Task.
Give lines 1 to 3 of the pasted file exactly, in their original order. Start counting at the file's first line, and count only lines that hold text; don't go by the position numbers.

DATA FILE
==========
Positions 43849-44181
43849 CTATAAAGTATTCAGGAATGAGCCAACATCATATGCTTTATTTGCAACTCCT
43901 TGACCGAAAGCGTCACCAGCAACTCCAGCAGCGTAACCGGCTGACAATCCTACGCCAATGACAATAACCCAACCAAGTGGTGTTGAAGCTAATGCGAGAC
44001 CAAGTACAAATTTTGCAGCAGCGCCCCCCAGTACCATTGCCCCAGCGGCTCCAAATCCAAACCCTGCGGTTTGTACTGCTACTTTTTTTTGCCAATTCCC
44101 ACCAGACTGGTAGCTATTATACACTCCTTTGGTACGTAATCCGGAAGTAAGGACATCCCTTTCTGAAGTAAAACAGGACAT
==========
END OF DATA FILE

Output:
Positions 43849-44181
43849 CTATAAAGTATTCAGGAATGAGCCAACATCATATGCTTTATTTGCAACTCCT
43901 TGACCGAAAGCGTCACCAGCAACTCCAGCAGCGTAACCGGCTGACAATCCTACGCCAATGACAATAACCCAACCAAGTGGTGTTGAAGCTAATGCGAGAC